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WARNING, WHOPPING SPOILERS AHEAD. I write these pages as notes, records and reminders to myself of books I have read. You are welcome to peruse these reviews, but be warned that they will spoil your reading pleasure if you have not already read them.
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Twisted Metal   by Tony Ballantyne

Read: 2010-10-22 Reviewed: 2010-12-19
Re-read factor:

A story set on a world populated by anthropomorphic robots, which procreate by the man providing special blue wire containing 'life force' to a woman who knits it into a child's mind, from which point the child has to grow in intellect and build their body up just like a human child.

The human connection is over-done. Robots shiver in the cold, their 'gyros' spin when they become confused or afraid, they fall in love and feel for one another's existence. They also share body parts and help with each others mechanical engineering. I think there was scope to create a society which used the mechanics more, and thus was more alien; the author could have been (based on his previous books) much more innovative.

This is in fact a step-change from Ballantyne's previous works--much more grounded, less abstract, more mechanical, less pseudo-science (although he does pull proper nouns out of the science literature to use for place names).

The story is one of a global war, a single ideologically-led nation seeking to destroy all others and leave in place a world populated by a superior race; parallels with Hitler and the Second World War are obvious, complete with the holocaust and many other attendant atrocities. The ultimate moral judgement is that, while robots can always blame their actions on their programming, humans have no such excuse. Or it could be interpreted conversely, that human individuals are only a product of the society that raised them. Whatever sinks your biscuit.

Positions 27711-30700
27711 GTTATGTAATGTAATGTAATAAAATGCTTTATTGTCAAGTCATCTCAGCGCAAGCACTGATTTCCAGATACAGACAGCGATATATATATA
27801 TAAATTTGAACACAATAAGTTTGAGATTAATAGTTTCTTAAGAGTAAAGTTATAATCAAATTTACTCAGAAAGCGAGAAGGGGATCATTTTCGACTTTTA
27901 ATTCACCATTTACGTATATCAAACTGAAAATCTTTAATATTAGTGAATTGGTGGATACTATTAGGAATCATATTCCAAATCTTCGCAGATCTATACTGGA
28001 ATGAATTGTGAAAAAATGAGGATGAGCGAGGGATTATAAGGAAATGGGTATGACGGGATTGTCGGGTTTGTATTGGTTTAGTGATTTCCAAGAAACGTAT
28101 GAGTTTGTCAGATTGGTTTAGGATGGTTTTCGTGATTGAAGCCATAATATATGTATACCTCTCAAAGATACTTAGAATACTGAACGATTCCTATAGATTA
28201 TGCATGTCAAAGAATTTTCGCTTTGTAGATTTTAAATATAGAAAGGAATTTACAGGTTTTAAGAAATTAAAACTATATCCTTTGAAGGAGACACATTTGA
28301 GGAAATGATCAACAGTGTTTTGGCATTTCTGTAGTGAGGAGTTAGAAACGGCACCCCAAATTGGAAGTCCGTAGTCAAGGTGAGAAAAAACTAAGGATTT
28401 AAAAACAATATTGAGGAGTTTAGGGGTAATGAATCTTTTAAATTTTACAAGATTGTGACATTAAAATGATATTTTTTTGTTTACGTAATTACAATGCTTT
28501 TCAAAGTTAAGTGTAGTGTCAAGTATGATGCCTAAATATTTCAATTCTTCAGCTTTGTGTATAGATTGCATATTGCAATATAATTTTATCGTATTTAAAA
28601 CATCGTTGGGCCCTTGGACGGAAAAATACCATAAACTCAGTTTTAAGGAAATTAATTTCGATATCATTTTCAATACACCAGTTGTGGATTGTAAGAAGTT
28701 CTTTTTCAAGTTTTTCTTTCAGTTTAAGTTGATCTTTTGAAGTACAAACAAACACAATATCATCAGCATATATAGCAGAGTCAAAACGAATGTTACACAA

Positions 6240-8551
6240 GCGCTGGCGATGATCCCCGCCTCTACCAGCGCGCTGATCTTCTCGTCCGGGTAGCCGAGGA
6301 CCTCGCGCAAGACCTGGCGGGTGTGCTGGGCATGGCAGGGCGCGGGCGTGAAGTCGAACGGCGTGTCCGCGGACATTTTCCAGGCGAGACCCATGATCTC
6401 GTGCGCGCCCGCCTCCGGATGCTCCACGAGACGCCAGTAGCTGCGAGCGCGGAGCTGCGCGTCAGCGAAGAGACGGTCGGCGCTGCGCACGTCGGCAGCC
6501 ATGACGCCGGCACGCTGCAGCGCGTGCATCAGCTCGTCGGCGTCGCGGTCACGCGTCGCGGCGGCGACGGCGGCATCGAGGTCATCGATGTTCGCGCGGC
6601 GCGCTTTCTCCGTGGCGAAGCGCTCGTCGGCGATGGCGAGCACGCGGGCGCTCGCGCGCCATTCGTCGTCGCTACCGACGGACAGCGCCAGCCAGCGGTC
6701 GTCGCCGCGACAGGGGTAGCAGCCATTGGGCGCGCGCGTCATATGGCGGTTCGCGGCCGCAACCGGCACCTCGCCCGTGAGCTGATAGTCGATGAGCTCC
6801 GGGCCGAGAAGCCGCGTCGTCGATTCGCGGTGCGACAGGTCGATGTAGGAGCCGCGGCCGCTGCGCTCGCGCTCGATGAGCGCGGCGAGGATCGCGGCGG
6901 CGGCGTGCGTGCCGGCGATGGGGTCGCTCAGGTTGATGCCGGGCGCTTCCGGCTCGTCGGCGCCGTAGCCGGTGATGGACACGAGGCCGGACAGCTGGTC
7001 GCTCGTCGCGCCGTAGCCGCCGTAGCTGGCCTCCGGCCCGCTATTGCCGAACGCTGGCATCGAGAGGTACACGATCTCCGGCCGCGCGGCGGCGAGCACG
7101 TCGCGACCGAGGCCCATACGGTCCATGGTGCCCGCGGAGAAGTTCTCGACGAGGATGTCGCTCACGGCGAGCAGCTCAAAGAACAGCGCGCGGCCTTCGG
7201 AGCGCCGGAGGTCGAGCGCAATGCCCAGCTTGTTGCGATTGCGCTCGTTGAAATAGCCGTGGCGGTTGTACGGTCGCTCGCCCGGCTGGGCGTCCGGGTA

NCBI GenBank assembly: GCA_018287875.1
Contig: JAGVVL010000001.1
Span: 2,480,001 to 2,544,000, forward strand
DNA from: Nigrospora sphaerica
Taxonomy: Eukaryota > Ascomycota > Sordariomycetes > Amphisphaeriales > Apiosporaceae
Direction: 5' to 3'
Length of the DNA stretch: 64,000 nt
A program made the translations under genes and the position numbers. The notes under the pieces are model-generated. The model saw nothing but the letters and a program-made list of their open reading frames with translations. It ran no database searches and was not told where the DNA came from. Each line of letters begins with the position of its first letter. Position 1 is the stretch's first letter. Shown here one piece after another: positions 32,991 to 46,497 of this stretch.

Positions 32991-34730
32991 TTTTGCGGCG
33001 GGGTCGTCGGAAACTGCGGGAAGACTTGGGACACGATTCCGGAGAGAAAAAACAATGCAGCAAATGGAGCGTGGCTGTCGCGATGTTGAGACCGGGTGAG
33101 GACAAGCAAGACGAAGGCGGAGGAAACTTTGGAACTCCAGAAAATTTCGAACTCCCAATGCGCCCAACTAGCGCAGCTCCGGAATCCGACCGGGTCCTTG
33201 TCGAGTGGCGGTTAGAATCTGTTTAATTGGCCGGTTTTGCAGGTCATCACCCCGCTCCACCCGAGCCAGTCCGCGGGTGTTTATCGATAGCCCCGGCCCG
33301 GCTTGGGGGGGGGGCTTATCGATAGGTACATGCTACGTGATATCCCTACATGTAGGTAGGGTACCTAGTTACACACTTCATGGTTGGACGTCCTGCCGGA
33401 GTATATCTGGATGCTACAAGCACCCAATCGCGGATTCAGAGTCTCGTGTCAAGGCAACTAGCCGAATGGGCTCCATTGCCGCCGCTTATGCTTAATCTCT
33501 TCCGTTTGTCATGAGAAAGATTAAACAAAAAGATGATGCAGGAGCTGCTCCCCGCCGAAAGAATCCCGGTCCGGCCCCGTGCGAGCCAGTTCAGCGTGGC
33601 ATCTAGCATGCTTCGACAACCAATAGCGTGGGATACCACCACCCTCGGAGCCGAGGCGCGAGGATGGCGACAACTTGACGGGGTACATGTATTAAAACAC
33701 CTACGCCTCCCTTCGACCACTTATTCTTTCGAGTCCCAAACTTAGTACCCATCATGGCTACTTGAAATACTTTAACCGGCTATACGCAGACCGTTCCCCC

The writing is simple. The book reads like a young adult yarn, and in my opinion does not really succeed in creating an immersive atmosphere--you are always reading about a foreign affair. The action scenes lack imminence. The whole book has a feeling (probably in common with its YA outlook) that the reader is being told about violence without actually being allowed to see it.

The final twist is a tad surprising, revealing the background and relationships between the protagonists, and leaves a clear ellipsis in place for a sequel to take up.

The good thing is that it does make you think if a completely autonomous society of self-building robots can happen. The book has it that the occurrence of robots is totally natural evolution on a planet saturated in metals, which I can't swallow. However, a robot society left behind by a human race could just happen something like the book describes, and it is interesting to see the whole concept of a robot society explored in this way. Despite the surface simplicity, it does turn out to be a deeply thoughtful, if not slightly sugary, read.

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